Enacting Medicare-for-all or repealing and replacing the Affordable Care Act rank lower on the public’s healthcare agenda for Congress than other issues, according to a new poll from the Henry J. Kaiser Family Foundation, results of which were released Wednesday.
In the poll, conducted among a nationally representative sample of 1,203 adults April 11 to 16 by landline and cell phone, 31% of participants said that implementing a national Medicare-for-all plan should be a top priority, and 27% said that repealing and replacing the ACA should be a top priority. (The majority said they do not want the Supreme Court to overturn the pre-existing condition protections [68%] or the entirety [54%] of the healthcare law, also known as Obamacare, however.)
The poll began one day after presidential candidate Bernie Sanders (I-VT) announced that his Medicare-for-all proposal would include coverage for some long-term care. At least three Senate colleagues who also are presidential candidates — Sens. Cory Booker (D-NJ), Kirsten Gillibrand (D-NY) and Kamala Harris (D-CA) — reportedly support the move, which followed the February introduction of the Medicare for All Act of 2019 (H.R. 1384) by Rep. Pramila Jayapal (D-WA). Under the act, all U.S. residents would be entitled to long-term services and supports if illness, injury or age limited their ability to perform at least one activity of daily living or instrumental activity of daily living.
The top healthcare priorities identified for Congress by Kaiser poll-takers, however, were lowering prescription drug costs (cited by 68%), continuing ACA protections for people with pre-existing conditions (64%) and softening the financial effects of surprise medical bills (50%).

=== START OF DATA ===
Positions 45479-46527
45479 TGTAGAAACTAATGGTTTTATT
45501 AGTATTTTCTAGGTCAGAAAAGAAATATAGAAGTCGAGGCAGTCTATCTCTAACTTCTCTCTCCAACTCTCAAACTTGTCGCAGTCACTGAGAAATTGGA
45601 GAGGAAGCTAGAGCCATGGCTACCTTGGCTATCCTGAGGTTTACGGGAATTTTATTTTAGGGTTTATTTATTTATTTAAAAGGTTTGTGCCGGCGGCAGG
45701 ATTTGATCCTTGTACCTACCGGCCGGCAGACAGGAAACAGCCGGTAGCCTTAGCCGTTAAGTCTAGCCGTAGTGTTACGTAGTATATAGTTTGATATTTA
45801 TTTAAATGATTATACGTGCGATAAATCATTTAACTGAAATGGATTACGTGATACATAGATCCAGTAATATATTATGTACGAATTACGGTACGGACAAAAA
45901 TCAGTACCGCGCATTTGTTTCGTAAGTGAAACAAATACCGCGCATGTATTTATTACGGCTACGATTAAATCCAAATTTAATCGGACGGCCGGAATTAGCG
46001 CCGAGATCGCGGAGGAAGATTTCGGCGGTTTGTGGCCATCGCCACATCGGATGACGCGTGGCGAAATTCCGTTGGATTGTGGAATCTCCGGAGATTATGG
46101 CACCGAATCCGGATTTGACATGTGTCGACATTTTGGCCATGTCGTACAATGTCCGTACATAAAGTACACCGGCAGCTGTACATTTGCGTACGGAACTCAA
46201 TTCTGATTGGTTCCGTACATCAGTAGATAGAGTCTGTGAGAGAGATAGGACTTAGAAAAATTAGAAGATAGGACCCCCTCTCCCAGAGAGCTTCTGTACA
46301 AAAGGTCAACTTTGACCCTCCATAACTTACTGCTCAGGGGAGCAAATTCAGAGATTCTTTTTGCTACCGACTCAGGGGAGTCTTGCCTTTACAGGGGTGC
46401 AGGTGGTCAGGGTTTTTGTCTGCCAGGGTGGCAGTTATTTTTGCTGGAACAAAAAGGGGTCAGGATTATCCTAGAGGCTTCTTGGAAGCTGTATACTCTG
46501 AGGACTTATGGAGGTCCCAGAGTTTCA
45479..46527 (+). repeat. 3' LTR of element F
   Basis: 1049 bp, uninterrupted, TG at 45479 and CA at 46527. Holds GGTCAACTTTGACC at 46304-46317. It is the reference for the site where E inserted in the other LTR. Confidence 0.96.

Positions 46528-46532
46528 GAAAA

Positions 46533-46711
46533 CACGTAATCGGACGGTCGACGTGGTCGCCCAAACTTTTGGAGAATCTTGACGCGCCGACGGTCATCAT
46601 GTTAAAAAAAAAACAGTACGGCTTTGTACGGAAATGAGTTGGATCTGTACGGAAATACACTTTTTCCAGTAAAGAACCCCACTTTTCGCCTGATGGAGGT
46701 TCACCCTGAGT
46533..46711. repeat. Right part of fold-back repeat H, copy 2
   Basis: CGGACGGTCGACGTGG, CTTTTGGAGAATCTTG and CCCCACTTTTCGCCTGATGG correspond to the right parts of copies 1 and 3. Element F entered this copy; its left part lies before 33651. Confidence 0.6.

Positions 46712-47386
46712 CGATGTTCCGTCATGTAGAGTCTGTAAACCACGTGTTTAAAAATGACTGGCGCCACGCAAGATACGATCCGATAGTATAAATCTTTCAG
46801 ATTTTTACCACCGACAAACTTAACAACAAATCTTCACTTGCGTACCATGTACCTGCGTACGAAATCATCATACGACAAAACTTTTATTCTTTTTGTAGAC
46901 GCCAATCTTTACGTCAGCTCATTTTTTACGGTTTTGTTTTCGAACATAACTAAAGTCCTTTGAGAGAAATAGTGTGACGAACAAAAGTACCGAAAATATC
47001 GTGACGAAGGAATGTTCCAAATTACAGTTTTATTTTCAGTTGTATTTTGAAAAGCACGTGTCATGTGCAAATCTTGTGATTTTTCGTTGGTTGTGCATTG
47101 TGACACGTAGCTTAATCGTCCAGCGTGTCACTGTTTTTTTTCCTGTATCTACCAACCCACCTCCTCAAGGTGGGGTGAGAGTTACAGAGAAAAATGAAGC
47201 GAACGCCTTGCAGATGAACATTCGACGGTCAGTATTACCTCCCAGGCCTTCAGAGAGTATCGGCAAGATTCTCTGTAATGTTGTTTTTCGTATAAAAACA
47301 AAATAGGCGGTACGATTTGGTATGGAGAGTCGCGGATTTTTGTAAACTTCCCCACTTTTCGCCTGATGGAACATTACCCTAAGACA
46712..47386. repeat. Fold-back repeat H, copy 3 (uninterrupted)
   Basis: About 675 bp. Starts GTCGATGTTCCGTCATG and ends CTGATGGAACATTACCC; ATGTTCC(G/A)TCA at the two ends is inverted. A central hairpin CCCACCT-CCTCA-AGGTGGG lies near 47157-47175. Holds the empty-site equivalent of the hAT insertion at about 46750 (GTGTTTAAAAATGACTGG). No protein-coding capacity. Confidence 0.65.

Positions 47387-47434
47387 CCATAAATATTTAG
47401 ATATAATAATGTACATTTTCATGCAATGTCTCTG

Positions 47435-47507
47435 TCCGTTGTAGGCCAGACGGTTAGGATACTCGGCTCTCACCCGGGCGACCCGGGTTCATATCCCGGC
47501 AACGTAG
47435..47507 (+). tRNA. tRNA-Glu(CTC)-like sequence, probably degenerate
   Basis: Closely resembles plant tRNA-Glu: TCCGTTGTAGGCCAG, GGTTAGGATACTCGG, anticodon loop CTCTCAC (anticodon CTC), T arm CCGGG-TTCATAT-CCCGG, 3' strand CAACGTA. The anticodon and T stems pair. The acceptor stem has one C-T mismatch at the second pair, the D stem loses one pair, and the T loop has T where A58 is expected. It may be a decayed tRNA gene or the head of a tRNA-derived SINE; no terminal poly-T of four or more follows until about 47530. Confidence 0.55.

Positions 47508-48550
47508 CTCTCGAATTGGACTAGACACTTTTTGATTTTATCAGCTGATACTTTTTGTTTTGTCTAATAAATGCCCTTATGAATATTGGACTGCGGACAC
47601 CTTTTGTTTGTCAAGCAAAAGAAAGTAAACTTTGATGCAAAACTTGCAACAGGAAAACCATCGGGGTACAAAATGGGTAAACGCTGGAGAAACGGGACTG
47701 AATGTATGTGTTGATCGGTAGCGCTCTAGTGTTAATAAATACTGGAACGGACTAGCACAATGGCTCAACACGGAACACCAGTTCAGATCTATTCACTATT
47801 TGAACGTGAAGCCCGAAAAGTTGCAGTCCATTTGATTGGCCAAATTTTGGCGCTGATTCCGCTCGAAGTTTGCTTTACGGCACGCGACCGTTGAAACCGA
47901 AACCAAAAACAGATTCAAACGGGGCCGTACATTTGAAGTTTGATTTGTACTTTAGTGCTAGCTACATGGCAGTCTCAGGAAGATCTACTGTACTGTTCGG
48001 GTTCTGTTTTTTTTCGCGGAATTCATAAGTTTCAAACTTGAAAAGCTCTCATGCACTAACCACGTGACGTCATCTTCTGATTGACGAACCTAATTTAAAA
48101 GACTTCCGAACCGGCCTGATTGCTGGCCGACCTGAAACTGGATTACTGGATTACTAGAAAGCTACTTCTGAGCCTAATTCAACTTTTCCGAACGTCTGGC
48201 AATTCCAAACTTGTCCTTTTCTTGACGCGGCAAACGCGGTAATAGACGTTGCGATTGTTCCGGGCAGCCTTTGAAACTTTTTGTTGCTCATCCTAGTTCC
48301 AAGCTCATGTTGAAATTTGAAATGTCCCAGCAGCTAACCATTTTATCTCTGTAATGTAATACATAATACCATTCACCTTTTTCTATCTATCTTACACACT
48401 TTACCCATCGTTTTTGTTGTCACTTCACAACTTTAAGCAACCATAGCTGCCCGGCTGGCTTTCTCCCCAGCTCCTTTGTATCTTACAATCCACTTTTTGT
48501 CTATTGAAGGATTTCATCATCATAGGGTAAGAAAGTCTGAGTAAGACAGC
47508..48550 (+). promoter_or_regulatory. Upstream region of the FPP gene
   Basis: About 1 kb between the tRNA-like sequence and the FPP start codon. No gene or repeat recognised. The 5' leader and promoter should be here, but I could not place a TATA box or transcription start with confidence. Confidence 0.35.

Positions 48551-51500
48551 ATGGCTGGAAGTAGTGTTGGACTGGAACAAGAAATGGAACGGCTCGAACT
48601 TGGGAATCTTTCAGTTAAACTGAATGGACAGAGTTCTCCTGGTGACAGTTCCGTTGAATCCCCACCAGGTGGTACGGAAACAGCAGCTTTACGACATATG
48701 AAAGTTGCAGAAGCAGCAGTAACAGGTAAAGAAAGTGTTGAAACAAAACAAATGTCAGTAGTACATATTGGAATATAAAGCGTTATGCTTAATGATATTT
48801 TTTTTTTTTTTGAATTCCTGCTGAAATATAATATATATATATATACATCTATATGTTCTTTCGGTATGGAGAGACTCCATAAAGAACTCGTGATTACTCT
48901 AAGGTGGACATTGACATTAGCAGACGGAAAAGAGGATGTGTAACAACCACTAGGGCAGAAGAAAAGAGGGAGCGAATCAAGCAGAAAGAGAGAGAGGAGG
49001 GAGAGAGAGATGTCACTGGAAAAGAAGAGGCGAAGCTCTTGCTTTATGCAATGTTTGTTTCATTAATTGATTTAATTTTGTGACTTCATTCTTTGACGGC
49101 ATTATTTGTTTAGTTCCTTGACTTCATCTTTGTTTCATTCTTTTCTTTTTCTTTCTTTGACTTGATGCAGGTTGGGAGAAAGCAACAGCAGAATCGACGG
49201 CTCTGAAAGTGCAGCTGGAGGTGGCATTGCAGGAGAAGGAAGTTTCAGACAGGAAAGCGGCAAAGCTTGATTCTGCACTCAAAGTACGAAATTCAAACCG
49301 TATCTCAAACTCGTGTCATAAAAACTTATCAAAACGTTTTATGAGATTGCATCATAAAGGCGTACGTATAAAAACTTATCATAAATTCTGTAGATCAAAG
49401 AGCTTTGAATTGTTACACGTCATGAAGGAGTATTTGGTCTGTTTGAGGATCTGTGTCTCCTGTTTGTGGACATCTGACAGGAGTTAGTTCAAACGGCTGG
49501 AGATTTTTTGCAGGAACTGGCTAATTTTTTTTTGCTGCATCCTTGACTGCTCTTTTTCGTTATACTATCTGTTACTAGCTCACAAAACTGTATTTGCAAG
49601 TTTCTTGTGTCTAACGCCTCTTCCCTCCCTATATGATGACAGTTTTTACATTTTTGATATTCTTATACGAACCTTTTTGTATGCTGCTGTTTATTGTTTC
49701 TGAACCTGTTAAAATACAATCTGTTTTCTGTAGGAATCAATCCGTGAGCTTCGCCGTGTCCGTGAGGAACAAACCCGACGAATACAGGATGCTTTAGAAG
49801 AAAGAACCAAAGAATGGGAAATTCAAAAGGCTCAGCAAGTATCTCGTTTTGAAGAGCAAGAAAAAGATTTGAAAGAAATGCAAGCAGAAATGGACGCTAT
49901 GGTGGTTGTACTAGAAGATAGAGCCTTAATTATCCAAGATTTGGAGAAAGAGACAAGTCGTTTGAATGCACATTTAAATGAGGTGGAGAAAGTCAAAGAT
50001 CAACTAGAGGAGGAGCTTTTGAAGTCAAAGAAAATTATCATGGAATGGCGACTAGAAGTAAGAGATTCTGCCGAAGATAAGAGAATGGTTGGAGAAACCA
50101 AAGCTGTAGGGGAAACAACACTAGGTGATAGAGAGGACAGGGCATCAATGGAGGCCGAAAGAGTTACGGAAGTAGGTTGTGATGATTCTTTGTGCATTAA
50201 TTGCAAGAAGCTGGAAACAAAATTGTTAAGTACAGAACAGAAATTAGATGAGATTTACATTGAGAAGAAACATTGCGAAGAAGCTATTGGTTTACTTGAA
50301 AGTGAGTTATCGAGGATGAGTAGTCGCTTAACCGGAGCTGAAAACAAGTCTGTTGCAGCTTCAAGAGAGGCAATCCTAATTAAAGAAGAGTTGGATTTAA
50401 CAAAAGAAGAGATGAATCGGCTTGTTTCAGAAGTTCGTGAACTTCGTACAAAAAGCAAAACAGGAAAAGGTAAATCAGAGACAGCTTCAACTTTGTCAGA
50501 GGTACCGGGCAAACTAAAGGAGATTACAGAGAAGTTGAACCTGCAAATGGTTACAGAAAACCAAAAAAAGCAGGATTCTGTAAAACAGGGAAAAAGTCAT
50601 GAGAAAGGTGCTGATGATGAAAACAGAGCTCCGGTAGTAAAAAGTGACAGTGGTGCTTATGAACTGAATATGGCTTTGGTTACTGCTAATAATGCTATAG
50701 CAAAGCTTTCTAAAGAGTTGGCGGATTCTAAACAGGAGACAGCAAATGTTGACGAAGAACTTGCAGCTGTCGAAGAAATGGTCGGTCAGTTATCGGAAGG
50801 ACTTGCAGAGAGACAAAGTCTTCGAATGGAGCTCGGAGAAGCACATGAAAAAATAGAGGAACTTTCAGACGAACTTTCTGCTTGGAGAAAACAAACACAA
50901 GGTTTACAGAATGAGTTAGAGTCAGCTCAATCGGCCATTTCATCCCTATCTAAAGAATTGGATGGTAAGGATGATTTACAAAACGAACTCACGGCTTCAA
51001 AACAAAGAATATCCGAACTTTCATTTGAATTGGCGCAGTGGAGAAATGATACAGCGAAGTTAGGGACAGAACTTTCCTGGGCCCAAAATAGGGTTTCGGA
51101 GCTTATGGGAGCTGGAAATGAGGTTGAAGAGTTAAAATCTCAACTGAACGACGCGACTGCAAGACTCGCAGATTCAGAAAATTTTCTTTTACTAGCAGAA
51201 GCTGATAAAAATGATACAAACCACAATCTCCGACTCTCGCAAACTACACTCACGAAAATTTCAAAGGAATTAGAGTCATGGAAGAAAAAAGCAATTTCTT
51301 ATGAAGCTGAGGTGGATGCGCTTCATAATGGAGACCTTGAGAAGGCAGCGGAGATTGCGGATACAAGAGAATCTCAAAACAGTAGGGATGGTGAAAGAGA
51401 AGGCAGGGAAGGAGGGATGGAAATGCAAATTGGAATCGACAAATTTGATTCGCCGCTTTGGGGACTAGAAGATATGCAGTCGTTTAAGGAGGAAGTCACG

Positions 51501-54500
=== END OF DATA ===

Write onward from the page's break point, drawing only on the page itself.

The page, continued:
Although overall reactions to terms such as “universal health coverage” and “Medicare-for-all” have remained relatively unchanged since 2017, Kaiser said, the poll revealed an increase in the share of Democrats who now say they have a “very positive” reaction to the term “Medicare-for-all,” from 49% in 2017 to 58% in the April poll. At the same time, 51% of Republicans now say they have a “very negative” reaction to the term compared with 42% in 2017.
Few poll-takers said they want Congress to decrease spending on Medicare (7%) or Medicaid (12%), with most saying they favor stable or increased spending on those programs. By party affiliation, most Democrats said they hoped for increased spending on those programs, whereas most Republicans said they wanted spending to remain the same.